When plaintiff, who worked as a keypunch operator for Ingersoll, returned to work on January 4, 1982, her normal working area was under construction, so her supervisors decided to move the keypunch operators up to the platform. Accordingly, plaintiff, Therlina McDavid and Pamela Jankowski, Ingersoll's keypunch operators, were all moved onto the platform. Thereafter, on January 11, 1982, plaintiff caught her heel in the race as she was stepping off the platform and fell. Plaintiff sustained a broken right hip as a result of this fall.

Plaintiff filed suit against the defendant on November 8, 1983, alleging that the defendant had a duty to exercise ordinary care in the remodeling of the Ingersoll plant and that he was negligent in the exercise of this duty and, that as a direct and proximate result of the negligence, plaintiff was injured. Specifically, plaintiff asserted that the defendant negligently failed to barricade the race around the platform, negligently failed to cover the race, and negligently failed to warn the Ingersoll employees about the race. In defendant's answer to plaintiff's complaint, the defendant denied plaintiff's allegations and contended that plaintiff was contributorily negligent for failing to keep a proper lookout. The defendant also filed a third- party complaint against Ingersoll, the owner of the premises and the plaintiff's employer.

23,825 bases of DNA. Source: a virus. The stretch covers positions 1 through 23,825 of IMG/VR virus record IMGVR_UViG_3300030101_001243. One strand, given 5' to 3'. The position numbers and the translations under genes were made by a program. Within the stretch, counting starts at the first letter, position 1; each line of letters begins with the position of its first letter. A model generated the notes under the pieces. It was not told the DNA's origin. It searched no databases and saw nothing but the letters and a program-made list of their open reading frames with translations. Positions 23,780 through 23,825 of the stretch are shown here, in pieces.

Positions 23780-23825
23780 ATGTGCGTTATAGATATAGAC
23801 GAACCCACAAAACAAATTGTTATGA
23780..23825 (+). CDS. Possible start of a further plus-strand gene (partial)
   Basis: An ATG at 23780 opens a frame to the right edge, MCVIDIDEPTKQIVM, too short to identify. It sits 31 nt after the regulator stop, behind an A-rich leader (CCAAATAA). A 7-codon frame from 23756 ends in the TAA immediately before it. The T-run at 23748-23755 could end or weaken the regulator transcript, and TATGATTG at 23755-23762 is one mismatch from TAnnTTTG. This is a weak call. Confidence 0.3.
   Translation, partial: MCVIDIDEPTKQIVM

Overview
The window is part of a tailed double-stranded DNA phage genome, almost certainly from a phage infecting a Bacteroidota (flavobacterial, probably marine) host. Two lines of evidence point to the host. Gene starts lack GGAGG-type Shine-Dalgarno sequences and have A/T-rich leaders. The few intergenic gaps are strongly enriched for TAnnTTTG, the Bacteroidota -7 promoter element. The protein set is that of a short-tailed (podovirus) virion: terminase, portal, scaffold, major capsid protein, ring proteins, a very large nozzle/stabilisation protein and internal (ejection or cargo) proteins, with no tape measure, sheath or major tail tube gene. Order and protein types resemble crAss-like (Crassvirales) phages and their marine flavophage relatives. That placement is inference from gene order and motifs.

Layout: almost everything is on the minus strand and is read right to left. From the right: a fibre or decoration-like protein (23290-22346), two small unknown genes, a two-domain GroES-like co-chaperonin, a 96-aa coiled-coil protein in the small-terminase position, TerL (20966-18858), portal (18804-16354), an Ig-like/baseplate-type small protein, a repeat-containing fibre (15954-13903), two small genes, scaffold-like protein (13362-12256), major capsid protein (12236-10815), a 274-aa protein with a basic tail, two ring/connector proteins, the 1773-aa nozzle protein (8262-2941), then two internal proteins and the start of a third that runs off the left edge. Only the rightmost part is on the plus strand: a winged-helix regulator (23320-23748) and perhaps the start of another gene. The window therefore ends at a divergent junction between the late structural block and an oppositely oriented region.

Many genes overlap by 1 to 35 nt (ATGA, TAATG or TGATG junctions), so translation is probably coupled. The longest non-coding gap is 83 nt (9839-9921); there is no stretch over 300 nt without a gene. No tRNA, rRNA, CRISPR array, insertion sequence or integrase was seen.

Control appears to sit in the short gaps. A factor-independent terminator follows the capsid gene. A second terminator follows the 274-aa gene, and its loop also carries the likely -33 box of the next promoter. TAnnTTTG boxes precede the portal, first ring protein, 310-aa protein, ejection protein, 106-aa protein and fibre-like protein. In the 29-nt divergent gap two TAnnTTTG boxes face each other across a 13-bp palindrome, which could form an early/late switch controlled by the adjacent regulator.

Subsequently, plaintiff, defendant and various employees of both Ingersoll and the Jonsson Construction Company gave depositions in connection with the lawsuit. Plaintiff, in her deposition, said that the supervisors at Ingersoll moved the keypunch machines and the keypunch operators up to the platform on January 4, 1982. She said that from January 4 until January 11, in order to get on and off the platform, she and the others were required to step over the race. On January 11 alone, plaintiff testified that she got on and off the platform between 10 and 20 times before her accident. Plaintiff stated that she never saw any coverings or barricades around the race, nor did she see any warnings posted. She admitted, however, that she never complained to anyone about the race. Plaintiff also said that she had seen the defendant and his employees working in another part of the plant on the day of her accident.